Title:
Method and apparatus for providing cryptographic protection of a data stream in a communication system
United States Patent 5319712


Abstract:
A method and apparatus for providing cryptographic protection of a data stream are described in accordance with the Open Systems Interconnection (OSI) model for a communication system. This cryptographic protection is accomplished on the transmitting side by assigning a packet sequence number to a packet derived from a data stream received from a network layer. Subsequently, a transmit overflow sequence number is updated as a function of the packet sequence number. Then, prior to communicating the packet and the packet sequence number on a physical layer, the packet is encrypted as a function of the packet sequence number and the transmit overflow sequence number. On the receiving side, the packet sequence number is extracted from the physical layer. In addition, a receive overflow sequence number is updated as a function of the packet sequence number. Finally, the encrypted packet is decrypted as a function of the packet sequence number and the receive overflow sequence number. In addition, a transmitting and a receiving communication unit for use in a communication system which includes cryptographic protection of a data stream is described.



Inventors:
Finkelstein, Louis D. (Wheeling, IL)
Kosmach, James J. (Palatine, IL)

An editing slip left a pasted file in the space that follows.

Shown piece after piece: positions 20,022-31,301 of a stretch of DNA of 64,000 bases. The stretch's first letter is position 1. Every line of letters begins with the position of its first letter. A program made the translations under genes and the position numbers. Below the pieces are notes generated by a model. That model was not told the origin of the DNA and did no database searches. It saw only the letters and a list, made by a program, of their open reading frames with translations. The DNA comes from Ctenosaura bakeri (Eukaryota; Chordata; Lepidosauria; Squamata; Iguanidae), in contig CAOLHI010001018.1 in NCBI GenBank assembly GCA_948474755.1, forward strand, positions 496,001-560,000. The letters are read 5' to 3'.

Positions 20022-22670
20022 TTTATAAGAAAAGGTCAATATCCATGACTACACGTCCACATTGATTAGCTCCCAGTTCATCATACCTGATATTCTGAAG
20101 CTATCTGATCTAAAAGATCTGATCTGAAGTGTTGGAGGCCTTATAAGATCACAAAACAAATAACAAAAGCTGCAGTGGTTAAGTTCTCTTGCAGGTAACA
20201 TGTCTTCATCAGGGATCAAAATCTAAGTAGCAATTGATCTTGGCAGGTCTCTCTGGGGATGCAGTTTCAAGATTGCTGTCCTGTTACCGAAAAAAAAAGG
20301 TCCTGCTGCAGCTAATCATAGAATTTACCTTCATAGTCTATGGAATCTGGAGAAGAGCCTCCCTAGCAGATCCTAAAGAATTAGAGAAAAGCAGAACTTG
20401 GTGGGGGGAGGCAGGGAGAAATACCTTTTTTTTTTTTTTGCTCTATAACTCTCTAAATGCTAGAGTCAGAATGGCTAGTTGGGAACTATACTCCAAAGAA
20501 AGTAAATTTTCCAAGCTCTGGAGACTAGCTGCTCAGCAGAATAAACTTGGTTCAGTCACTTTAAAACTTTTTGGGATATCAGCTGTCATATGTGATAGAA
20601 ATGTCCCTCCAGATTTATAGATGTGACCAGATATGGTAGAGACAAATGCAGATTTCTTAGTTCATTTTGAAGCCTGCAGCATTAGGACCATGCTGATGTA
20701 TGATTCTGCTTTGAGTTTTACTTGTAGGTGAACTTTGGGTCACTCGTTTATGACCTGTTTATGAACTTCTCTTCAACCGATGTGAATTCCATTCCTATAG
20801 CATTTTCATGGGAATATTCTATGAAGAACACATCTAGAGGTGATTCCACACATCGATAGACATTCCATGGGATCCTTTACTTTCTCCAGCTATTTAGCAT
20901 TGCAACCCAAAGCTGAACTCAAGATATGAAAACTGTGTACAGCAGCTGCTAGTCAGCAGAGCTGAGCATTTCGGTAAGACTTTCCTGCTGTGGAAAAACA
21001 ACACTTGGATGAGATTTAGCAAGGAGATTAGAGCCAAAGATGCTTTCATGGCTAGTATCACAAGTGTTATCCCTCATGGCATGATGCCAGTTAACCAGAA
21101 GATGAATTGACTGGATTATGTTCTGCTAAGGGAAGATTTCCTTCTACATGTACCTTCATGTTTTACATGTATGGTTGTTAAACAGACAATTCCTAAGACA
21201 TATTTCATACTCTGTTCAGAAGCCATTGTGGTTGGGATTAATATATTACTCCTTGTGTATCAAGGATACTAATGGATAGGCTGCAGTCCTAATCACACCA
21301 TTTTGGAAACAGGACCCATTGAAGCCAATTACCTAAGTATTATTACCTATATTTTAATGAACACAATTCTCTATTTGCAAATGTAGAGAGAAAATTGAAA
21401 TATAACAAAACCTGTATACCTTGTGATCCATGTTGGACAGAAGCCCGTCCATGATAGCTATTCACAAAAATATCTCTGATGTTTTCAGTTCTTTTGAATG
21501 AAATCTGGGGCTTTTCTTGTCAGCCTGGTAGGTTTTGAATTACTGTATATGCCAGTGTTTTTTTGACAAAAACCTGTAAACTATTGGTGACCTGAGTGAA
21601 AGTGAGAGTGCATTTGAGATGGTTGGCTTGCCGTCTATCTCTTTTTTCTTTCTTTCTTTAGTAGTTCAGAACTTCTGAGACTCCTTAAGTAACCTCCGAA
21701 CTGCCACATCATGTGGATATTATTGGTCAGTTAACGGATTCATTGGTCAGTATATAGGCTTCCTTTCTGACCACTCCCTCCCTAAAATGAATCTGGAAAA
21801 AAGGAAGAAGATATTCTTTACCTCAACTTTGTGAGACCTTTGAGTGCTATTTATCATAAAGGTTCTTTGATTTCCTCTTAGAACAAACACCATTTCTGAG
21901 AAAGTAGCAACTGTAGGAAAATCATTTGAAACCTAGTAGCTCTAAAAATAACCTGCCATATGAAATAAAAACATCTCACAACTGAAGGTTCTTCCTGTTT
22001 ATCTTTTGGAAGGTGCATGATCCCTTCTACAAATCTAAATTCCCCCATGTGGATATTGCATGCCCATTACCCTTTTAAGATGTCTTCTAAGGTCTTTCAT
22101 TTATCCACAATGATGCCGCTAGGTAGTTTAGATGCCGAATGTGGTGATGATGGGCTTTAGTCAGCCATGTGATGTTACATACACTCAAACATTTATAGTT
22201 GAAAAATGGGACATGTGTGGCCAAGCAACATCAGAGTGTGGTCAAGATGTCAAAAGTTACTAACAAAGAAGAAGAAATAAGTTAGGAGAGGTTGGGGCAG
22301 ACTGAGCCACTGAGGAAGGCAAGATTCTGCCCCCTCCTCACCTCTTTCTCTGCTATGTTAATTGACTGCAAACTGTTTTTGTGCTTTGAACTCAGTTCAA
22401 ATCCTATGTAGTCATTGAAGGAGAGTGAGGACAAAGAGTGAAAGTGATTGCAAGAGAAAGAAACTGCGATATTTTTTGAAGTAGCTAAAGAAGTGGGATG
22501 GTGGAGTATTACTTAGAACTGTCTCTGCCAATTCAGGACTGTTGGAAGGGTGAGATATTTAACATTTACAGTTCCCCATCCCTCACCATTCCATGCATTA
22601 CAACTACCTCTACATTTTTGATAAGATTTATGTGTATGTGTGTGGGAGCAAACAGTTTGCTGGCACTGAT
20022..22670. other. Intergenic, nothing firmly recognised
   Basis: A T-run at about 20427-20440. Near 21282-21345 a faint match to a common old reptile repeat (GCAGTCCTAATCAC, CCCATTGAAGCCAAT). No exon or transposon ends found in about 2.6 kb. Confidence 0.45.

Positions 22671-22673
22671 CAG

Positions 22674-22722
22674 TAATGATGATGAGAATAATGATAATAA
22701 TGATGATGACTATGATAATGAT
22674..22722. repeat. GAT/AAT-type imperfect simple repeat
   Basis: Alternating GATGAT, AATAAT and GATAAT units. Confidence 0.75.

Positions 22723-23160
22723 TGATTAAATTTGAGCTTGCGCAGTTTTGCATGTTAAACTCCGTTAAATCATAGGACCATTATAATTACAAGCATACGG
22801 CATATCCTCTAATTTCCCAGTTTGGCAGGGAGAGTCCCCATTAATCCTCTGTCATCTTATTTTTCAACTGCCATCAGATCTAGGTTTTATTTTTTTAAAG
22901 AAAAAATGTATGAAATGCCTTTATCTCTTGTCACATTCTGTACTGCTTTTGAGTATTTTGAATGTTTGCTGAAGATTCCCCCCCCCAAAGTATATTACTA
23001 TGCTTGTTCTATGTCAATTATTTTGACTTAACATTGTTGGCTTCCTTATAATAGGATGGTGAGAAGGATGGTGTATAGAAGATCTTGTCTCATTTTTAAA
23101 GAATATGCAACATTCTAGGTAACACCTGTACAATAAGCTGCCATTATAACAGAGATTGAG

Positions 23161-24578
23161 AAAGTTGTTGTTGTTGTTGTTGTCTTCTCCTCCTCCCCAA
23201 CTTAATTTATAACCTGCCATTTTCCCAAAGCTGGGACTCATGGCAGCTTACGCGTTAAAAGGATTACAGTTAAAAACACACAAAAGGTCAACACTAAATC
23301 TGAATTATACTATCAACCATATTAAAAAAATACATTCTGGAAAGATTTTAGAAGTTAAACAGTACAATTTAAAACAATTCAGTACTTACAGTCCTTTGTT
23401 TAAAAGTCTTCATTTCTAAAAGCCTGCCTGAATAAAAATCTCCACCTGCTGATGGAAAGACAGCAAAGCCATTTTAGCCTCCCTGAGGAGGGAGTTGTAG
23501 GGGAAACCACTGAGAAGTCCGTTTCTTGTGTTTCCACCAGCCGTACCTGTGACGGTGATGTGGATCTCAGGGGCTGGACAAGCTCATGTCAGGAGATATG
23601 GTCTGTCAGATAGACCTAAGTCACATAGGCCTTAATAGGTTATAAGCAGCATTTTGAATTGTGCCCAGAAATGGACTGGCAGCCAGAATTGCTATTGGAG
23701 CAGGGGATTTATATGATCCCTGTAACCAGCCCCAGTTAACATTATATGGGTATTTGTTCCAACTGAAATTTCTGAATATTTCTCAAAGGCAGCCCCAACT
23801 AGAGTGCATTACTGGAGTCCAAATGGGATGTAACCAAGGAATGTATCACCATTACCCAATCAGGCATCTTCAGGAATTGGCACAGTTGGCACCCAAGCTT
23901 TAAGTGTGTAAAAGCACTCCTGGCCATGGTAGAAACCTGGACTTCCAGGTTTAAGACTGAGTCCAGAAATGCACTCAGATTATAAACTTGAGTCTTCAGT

Smolinske, Jeffrey C. (Hoffman Estates, IL)
Application Number:
08/112780
Publication Date:
06/07/1994
Filing Date:
08/26/1993
Assignee:
Motorola, Inc. (Schaumburg, IL)
Primary Class:
Other Classes:
380/28, 713/151
International Classes:
H04H20/00; H04L1/16; H04L9/16; H04L9/18; H04L29/06; H04Q7/38; (IPC1-7): H04L9/28
Field of Search:
380/25, 380/44, 380/49, 370/94.1
View Patent Images:
US Patent References:
5235644Probabilistic cryptographic processing method1993-08-10Gupta et al.380/49
5235595Packet switching1993-08-10O'Dowd370/94.1
5161193Pipelined cryptography processor and method for its use in communication networks1992-11-03Lampson et al.380/49
5099517Frame status encoding for communication networks1992-03-24Gupta et al.380/49
4866772Communication system1989-09-12Schroyer380/25



Other References:
"The Basics Book of OSI and Network Management" by Motorola Codex from Addison-Wesley Publishing Company, Inc., 1993 (First Printing Sep. 1992).